3. I really don't see the point of Scotland going to all the trouble of becoming independent from the EU only to become part of the United States of Europe because, be honest, that's what so many MEPs are aiming for. So many laws and decisions are made by faceless Eurocrats in Brussels about something that is so far away that they might as well be on the moon. I am sick and tired of the EU dictating to us and trying to control everything we do. I know many SNP councillors, MSPs and supporters who share my views on the EU. One SNP councillor said to me that the EU is far too big, far too expensive and very corrupt. I think the UK Government should hold a referendum as to whether the electorate want to remain part of the EU or not. When Scotland becomes independent there should also be a referendum on EU membership. I believe that Scotland should be independent and that only the Scottish Government should make the laws governing Scotland. If I thought for one second that we were going to be frogmarched into the € and United States of Europe I really don't think I would vote for independence because it would be like jumping out of the frying pan and into an abyss. Just look at the state the EU is in now and look at the €. Should we really be paying billions just to subsidise and pay off other countries debts? NO!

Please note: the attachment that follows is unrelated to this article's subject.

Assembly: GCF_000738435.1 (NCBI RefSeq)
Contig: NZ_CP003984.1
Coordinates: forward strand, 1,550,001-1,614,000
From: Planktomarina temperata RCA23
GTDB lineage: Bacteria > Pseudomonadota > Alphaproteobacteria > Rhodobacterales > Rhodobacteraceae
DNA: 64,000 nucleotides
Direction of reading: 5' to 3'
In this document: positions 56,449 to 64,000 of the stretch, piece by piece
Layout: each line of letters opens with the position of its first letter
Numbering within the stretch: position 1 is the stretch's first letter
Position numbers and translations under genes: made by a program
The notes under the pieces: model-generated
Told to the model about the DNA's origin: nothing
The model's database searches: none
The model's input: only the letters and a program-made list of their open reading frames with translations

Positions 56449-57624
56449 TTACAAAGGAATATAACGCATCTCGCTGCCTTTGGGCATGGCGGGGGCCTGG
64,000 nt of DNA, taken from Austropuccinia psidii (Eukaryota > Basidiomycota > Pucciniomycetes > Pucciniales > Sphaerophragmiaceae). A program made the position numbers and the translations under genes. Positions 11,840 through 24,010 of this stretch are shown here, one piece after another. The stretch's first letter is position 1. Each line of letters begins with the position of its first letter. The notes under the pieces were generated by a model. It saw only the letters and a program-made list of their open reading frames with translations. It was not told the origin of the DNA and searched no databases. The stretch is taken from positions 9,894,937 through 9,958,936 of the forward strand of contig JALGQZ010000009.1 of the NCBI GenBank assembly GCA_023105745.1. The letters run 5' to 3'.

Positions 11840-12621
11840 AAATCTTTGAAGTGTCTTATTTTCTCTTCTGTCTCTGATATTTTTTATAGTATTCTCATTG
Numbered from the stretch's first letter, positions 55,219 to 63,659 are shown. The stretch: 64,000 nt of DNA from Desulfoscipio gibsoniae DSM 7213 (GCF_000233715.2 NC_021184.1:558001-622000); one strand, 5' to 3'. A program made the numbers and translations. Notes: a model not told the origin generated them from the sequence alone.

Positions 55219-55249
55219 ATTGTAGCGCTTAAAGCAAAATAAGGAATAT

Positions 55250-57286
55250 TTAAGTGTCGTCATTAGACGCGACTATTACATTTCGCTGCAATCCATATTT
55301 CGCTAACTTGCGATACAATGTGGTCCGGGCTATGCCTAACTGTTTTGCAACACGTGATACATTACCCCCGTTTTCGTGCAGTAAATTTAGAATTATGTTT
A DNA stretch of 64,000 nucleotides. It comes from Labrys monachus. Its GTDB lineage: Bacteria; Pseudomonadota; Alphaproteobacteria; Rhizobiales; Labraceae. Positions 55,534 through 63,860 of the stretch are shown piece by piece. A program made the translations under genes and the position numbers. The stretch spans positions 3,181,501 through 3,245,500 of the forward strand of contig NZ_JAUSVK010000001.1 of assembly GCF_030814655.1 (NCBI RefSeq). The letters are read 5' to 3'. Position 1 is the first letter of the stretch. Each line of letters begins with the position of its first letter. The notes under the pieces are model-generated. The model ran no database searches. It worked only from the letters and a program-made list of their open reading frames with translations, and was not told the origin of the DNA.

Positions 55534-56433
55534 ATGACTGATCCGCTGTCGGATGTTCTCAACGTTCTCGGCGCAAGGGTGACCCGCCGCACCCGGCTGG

4. I think you may have confused "EU law" with a decision on European Convention of Human Rights (ECHR). They are different things.

    I am not familiar with the Kadi case, but it looks very much like an ECHR decision. Staying or leaving the EU would have no direct effect on the applicability of ECHR.

  5. Does the primacy of EU law mean that the extent of our territorial waters on independence will be decided not by international law but by EU law?

  6. The Kadi case is definitely one by the ECJ. If you follow the link you will get to the actual judgment of the court.

    EU law will determine our membership of the EU, but not things like national boundaries.

  7. Hi

    I just saw on BBC News Angus Macleod of The Times saying that Cameron's intervention today was not spontaneous.

    he said the Coalition government's cabinet subcommittee on Scotland strategy headed by George Osborne and Danny ALexander has done a lot of preparation work to take on the SNP over the referendum.

    heads up anyway.

    Remember a strong well-run well-resourced ground campaign organisation is the key to victory. Not media/legislative/parliamentary shenanigans.


    Today's Times: "Chancellor at the helm to save Union"

    I came across this interesting article on Osborne too